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Cost versus return

Jack Stephenson makes more good points. It's all about cost versus return.

To Gilford voters, Selectmen, and Police Facility Committee (FPC), 1-21-09.

I’ve been searching for information to justify using geothermal energy here in Gilford with the coldest ground in the USA. Can’t find any. The best data I can find says that if the ground water is at 45 deg F then the heat you get is only the heat of electrical energy you put into the pumps, and the ground water in Gilford is 40 deg F or less. It is thus easy to understand that our Selectmen rejected geothermal heat for the Town Hall when shown that just the interest on the investment to install it was double the cost of current oil heat.

How then is it possible that the FPC decided to use geothermal heating, when their big goal was to reduce costs? They have not shown us any data to justify that outrageously high cost. The new library has geothermal heating, and the only information we’ve gotten so far is that it is difficult to regulate. Absolutely nothing about cost versus return.

The Town hall uses hot water heating to radiators, the healthiest heating system, since it avoids blowing pollutants, dust, pollen, mold spores, etc thru the facility. The FPC shows using expensive heat exchangers, blowers, and steel ducting to distribute the heat. Where is the economic justification? Just "business as usual, damn the cost, full speed ahead"?

More amazing is the use of just one well, and return cold water going back side by side with the pipe for ground water (thus chilling it), and then back into same well. Seems like sci-fi magic. For less than 2% of the cost for geothermal installation they could insulate enough so they could heat for 5% of the geothermal operating cost!

Jack

Comments

Unfortunately, Jack has got it wrong, as usual.

Since he seems to have trouble reading the incomprehensible plans for the police station project, let me enlighten you.

First, the geothermal system will not be using ground water as Jack defines it as the water source. The geothermal well will be a 1500 foot standing column well, not the shallower well as originally envisioned.

At 1500 feet the temperature of the surrounding rock, gravel and water is a balmy 50 degrees. At 200 feet the water temp might be 40 degrees, but not at 1500 feet. My proof? The geothermal wells at the library and at the Audubon Society's Prescott Farm. The same is also true of the geothermal wells at the Merrimack County Nursing Home. They run approximately the same depth and the temps at the bottom of those wells is about 50 degrees.

Second, in regards to the "ridiculously high costs", where does he get his numbers? The upfront costs are indeed higher. That was understood from the beginning. The payback period from the system was estimated to be 5-7 years based upon oil costs of $2.20 per gallon. The actual operating costs are a fraction of traditional combustion-based/external heat exchanger HVAC systems, like the one that presently exists at the town hall/police station. Jack says it is difficult to regulate. Does he base this claim upon what was said by Katherine Dormody at the BOS meeting on the police station bond? If so, he didn't listen very carefully. Because the library is using radiant heat and not a baseboard or fan-coil based system, it takes longer for the temp in the library to go up in the morning, meaning they've been trying to compensate by setting the thermostat higher than needed. The temp then overshoots. They have since learned to set it for the temp they want and to leave it there. (BTW, this is not a problem unique to geothermal, but to radiant heating, regardless of the heat source.)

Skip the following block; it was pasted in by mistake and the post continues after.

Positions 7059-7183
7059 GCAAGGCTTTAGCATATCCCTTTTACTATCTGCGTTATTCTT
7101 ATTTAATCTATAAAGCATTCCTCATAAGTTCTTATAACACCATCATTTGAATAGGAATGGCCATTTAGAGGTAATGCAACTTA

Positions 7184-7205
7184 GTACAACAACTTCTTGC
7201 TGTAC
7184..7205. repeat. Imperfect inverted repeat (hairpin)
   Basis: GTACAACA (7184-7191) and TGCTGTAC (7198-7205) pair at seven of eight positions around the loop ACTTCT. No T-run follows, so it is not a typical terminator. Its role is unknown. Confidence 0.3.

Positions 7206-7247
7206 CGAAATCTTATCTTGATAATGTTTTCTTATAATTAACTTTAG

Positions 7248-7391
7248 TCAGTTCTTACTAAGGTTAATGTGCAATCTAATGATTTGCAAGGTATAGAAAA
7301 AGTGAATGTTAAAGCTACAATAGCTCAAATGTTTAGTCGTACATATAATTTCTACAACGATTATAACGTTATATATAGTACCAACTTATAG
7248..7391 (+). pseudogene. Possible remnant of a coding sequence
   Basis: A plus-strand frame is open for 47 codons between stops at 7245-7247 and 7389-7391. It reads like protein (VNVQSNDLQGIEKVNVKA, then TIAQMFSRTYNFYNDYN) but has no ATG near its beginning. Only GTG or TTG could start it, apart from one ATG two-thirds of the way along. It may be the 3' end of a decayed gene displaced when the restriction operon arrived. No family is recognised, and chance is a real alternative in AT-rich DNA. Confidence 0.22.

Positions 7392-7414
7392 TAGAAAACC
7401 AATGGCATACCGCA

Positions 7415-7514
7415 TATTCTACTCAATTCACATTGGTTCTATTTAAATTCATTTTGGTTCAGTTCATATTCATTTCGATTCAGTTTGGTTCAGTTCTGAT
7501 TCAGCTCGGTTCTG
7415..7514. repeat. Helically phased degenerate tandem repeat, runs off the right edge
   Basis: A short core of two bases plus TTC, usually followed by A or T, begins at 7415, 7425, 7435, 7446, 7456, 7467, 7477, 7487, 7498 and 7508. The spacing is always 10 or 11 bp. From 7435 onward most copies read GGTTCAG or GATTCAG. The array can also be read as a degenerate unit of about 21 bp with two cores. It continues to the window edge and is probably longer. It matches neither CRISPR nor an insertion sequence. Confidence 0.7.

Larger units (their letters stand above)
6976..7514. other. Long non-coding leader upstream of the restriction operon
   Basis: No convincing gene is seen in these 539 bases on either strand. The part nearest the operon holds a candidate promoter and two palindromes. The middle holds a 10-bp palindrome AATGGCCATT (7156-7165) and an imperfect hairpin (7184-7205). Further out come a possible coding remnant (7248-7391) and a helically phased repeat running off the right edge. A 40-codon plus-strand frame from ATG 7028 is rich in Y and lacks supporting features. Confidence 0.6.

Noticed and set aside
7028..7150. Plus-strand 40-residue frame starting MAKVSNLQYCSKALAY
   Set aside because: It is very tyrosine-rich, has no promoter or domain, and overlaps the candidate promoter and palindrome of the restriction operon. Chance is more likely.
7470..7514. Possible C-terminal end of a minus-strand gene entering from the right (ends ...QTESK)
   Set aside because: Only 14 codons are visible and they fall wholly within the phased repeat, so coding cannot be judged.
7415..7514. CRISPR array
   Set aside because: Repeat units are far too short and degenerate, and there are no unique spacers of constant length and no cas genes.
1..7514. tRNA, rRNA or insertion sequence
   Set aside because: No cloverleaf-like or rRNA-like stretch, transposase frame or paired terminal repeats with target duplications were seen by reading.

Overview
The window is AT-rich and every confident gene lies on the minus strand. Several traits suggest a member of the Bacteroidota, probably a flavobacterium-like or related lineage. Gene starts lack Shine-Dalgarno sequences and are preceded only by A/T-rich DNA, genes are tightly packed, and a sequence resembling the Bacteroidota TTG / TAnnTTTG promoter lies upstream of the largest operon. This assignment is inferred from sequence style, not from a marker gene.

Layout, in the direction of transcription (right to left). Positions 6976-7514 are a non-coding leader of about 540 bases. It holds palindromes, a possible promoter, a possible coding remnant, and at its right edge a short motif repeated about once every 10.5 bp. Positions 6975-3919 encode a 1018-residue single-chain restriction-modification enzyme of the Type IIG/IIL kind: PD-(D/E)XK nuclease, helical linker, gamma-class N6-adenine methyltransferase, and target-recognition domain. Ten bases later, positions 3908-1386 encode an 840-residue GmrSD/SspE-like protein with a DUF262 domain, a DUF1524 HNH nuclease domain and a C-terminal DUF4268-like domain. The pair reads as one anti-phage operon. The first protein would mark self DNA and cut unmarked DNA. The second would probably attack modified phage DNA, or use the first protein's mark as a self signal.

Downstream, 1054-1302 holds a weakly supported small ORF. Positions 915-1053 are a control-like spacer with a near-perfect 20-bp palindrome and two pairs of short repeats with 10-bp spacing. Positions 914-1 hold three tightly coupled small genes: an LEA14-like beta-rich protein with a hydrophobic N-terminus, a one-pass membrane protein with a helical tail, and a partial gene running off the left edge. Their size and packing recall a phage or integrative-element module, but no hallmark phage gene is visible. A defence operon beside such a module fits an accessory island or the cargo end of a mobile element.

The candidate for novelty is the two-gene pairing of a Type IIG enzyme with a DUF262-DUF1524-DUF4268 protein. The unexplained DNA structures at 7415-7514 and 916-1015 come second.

Third, the geothermal system will be using fan coils not all that different from those presently used, but they will be ducted into the various zones (the ducts don't run the length and breadth of the building). Each duct services one fan-coil (about one per room). This is not a central heating/cooling forced air system. It is more accurately a hydronic air system.

Upstairs will have 13 heating/cooling zones. Downstairs will have 9. Heating or cooling water will only be directed to the zone calling for it, not to all zones like the present system.

For more comprehensive look at geothermal, go to the FPC website at:

gpfpc.blogspot.com

There are links to articles covering the concept, a presentation by Water Energy (a geothermal engineering firm) as well as a chart showing the heating/cooling cost differences between geothermal and conventional systems (oil, natural gas, propane, electric)

Read them and make up your own mind.

I thank Chan for providing the information I've requested. All at FPC meeting 1-26, including Chan, said they didn't have any info on Library performance. 50 deg water is a LOT better than 40 deg, but 1500' well is a LOT more expensive than the 150' well their plans show. Is anyone else on FPC aware that 1500' well is needed? For the $500,000 they have included in this project, they need MUCH better return than the library is getting. $10,000 in added insulation can cut heat and cooling needs 70%. Put into perspective: the typical heating cost for the whole existing building averages $8000 at oil costing $2/gal. That is 1.6% of the $500,000 they want for a geothermal system for an expansion 1/3 the size! Thus, at their figures, the return on geothermal heat system is about.5%!!!! Thanks Chan, for making that clear to all of us. Jack

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